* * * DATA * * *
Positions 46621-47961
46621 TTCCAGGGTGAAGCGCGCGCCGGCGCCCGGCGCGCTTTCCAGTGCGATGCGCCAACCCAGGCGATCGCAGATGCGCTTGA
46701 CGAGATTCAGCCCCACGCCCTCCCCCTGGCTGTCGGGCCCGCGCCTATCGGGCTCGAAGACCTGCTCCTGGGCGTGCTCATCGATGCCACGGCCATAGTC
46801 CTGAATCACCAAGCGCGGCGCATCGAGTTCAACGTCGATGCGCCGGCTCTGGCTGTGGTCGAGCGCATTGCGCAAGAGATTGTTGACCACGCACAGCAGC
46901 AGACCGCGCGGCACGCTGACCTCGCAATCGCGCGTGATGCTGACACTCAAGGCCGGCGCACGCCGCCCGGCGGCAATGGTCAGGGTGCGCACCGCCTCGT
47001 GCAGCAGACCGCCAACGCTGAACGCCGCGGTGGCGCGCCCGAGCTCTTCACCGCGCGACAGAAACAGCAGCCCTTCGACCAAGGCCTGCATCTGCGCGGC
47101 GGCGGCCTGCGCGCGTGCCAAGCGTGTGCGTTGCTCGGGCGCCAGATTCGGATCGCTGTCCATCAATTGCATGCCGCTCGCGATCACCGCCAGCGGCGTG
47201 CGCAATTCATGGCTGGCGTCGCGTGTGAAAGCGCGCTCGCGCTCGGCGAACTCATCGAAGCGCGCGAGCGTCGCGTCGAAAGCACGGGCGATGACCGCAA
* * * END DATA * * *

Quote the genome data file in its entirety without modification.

Positions 46621-47961
46621 TTCCAGGGTGAAGCGCGCGCCGGCGCCCGGCGCGCTTTCCAGTGCGATGCGCCAACCCAGGCGATCGCAGATGCGCTTGA
46701 CGAGATTCAGCCCCACGCCCTCCCCCTGGCTGTCGGGCCCGCGCCTATCGGGCTCGAAGACCTGCTCCTGGGCGTGCTCATCGATGCCACGGCCATAGTC
46801 CTGAATCACCAAGCGCGGCGCATCGAGTTCAACGTCGATGCGCCGGCTCTGGCTGTGGTCGAGCGCATTGCGCAAGAGATTGTTGACCACGCACAGCAGC
46901 AGACCGCGCGGCACGCTGACCTCGCAATCGCGCGTGATGCTGACACTCAAGGCCGGCGCACGCCGCCCGGCGGCAATGGTCAGGGTGCGCACCGCCTCGT
47001 GCAGCAGACCGCCAACGCTGAACGCCGCGGTGGCGCGCCCGAGCTCTTCACCGCGCGACAGAAACAGCAGCCCTTCGACCAAGGCCTGCATCTGCGCGGC
47101 GGCGGCCTGCGCGCGTGCCAAGCGTGTGCGTTGCTCGGGCGCCAGATTCGGATCGCTGTCCATCAATTGCATGCCGCTCGCGATCACCGCCAGCGGCGTG
47201 CGCAATTCATGGCTGGCGTCGCGTGTGAAAGCGCGCTCGCGCTCGGCGAACTCATCGAAGCGCGCGAGCGTCGCGTCGAAAGCACGGGCGATGACCGCAA